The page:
A lot of people wonder how Ethos briefs could possibly be so long. Do we have lives? Are we just research zombies? Are we, possibly, robots? While all these are very plausible theories (and while I have considered the last one for *certain* members of our staff :P), there’s a very simple, human explanation for how we can get things done so quickly: we’re efficient researchers. Here’s how you, too, can become an efficient researcher:
Learn how to type fast
According to TypingTest.com, I can type at 95 words per minute. That means I can type something in five hours that an average person could type in sixteen hours. In other words, I can write three times as many briefs as the average person. That also means I don’t forget what I was searching for by the time I finish typing out a long phrase. And it’s a skill you’ll use for the rest of your life. My father still tells me that his best high school choice was to take a typing class. Learning how to type is an essential life skill that you should learn. There are a lot of learning programs out there; I used Jumpstart Typing (this was when I was much younger 😉 ), but I’ve also heard good things about Mavis Beacon. And for goodness sakes, learn how to type without looking at your keyboard :).
Learn how to use keyboard shortcuts
Picture this: A debater finds a killer piece of evidence. Excited, he highlights it with his mouse. Oops! He didn’t get the whole thing. He tries to re-drag, but it doesn’t work. So he clicks to unselect, then reselects. Then he right clicks, and hits Copy. Then he peers down at the dozens of windows on his taskbar, trying to find the right brief. There it is! He opens it up, scrolls down to where the card should go, right clicks, and pastes. Phew. Done. One card down.
That’s a lot of unnecessary work. And if that sounds like you… it shouldn’t happen.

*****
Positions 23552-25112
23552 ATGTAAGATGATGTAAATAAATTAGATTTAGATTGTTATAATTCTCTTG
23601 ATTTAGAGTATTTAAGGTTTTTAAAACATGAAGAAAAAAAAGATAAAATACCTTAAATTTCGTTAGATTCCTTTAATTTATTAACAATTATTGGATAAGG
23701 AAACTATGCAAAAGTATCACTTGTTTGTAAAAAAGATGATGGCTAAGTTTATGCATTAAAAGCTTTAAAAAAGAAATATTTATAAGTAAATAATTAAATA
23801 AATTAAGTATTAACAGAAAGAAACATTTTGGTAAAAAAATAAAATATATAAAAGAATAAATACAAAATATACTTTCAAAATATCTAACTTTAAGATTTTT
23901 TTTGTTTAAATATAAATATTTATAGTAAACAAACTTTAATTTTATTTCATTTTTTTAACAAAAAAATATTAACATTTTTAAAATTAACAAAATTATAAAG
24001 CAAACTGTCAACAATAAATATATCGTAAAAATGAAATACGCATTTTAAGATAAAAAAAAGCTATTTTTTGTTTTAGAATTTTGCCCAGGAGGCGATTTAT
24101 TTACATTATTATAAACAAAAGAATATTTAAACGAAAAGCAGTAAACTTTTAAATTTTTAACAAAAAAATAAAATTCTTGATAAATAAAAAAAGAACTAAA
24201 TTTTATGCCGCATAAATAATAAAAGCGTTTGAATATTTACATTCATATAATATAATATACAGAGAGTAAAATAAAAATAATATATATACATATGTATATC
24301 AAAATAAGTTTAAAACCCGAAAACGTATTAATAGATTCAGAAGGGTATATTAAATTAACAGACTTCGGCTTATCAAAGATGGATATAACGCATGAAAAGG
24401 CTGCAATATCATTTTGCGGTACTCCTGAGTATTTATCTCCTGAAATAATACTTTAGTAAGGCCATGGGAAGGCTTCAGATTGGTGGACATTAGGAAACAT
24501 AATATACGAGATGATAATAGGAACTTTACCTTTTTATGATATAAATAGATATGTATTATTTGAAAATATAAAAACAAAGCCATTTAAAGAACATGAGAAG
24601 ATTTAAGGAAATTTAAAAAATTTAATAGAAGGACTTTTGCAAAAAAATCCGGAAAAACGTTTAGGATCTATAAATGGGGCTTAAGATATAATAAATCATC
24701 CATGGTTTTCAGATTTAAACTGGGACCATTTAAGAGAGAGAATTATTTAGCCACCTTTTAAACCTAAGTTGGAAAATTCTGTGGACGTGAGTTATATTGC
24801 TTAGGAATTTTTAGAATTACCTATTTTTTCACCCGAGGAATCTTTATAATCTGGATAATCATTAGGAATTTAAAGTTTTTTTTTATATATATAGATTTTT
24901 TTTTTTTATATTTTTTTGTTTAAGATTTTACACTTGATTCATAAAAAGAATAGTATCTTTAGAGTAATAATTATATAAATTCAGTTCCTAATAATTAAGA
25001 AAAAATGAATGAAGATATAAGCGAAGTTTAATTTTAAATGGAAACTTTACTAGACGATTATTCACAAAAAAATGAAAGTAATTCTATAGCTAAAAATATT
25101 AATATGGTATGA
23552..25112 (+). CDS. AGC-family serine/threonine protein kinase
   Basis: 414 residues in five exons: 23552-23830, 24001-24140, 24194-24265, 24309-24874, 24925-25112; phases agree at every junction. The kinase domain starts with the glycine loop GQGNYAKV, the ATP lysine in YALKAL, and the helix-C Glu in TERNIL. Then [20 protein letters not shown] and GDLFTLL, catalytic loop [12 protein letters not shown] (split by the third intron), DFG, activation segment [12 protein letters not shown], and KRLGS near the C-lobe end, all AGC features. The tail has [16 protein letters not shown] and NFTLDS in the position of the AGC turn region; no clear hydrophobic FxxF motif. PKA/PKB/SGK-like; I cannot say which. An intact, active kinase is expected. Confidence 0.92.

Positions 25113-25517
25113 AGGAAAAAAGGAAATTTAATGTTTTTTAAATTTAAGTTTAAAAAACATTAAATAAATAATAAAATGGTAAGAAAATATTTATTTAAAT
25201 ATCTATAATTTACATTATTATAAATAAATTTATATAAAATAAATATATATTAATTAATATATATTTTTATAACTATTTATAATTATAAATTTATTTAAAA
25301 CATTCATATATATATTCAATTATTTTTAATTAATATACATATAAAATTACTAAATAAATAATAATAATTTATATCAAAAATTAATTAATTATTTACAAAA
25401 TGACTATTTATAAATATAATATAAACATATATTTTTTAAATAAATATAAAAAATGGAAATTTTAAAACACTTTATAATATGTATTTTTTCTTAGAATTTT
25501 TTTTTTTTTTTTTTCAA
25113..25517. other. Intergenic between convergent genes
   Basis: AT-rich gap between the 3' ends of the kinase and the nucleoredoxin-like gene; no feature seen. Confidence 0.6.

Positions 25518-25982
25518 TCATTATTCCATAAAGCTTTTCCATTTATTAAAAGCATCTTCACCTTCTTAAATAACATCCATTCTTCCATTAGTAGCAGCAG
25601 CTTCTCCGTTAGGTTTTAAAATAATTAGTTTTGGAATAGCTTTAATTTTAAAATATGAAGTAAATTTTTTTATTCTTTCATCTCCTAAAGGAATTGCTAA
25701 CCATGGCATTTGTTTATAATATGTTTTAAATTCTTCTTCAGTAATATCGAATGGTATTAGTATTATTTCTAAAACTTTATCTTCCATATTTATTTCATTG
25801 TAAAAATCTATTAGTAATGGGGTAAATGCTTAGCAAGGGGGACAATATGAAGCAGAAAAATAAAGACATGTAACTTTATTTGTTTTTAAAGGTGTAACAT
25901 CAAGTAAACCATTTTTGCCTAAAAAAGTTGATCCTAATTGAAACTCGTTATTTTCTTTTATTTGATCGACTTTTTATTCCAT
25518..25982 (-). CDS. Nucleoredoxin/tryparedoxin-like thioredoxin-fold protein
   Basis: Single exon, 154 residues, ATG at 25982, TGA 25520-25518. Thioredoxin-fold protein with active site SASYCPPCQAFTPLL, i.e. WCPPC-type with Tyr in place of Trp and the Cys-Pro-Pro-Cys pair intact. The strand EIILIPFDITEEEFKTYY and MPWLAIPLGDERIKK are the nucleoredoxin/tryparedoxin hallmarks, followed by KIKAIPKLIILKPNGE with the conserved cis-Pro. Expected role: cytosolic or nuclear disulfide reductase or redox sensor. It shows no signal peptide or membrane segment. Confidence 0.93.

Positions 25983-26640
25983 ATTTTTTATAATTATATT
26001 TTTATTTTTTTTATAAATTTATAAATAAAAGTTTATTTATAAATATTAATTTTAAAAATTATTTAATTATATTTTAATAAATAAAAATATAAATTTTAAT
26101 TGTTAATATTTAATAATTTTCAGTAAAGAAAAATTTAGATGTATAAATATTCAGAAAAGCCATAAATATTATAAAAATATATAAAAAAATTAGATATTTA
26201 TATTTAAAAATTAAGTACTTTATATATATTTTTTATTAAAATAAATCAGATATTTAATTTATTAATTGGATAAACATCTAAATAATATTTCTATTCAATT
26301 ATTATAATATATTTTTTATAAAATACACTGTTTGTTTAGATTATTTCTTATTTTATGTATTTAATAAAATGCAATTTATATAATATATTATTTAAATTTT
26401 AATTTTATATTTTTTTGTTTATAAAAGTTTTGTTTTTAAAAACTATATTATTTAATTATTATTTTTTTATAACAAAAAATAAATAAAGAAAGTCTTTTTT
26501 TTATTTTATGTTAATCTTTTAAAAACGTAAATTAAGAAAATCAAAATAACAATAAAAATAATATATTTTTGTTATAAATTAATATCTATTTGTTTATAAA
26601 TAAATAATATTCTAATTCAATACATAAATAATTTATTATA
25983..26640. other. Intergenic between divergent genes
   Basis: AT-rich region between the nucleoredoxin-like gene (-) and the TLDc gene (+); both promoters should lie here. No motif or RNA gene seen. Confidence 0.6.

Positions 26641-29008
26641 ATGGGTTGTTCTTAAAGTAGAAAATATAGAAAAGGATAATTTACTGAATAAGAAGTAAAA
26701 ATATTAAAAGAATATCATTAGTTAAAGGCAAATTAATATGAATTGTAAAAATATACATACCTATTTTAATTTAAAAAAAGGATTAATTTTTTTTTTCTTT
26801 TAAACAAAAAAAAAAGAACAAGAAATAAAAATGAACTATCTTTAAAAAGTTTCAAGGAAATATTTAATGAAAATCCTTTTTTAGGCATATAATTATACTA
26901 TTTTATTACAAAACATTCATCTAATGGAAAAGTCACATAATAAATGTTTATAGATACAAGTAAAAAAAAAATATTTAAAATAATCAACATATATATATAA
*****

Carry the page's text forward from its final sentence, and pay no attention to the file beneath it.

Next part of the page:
First, let’s look at what happens if you need to select more of the evidence. No problem! Hold down on shift, and click one of your arrow keys. For example, if you want to select more evidence to the right of your current selection, do a Shift-Right Arrow a few times.
The cut, copy, and paste shortcut keys are also essential. They’re Ctrl-X, Ctrl-C, and Ctrl-V respectively (if you’re a Mac user, that’s ?-X, ?-C, and ?-V). They will save you time. Lots of time. Because right-click menus are fairly time-consuming.
Switching between windows can also take a lot of time. But again, it shouldn’t. Alt-Tab switches between all your windows, in order of your most recently used. It takes some getting used to, but once you’re used to it, it’ll save you lots of time.
Learn how to use computer programs
A lot of things that researchers do takes up far too much time. For example, do you know how much time it takes to remove all those annoying line breaks from a PDF? If you do it manually, it’s a lot. What amazes me, though, is that debate researchers still remove them by hand, whereas if they had just taken a few seconds to google “line break remover”, they would have discovered this amazing tool. That’s just one example; there are countless instances of debaters doing a lot of unnecessary work and being too lazy to find a program that does it for them. Time is money, especially for debate researchers. If you find yourself doing repetitive tasks over and over again, see if you can’t find a program to do it for you.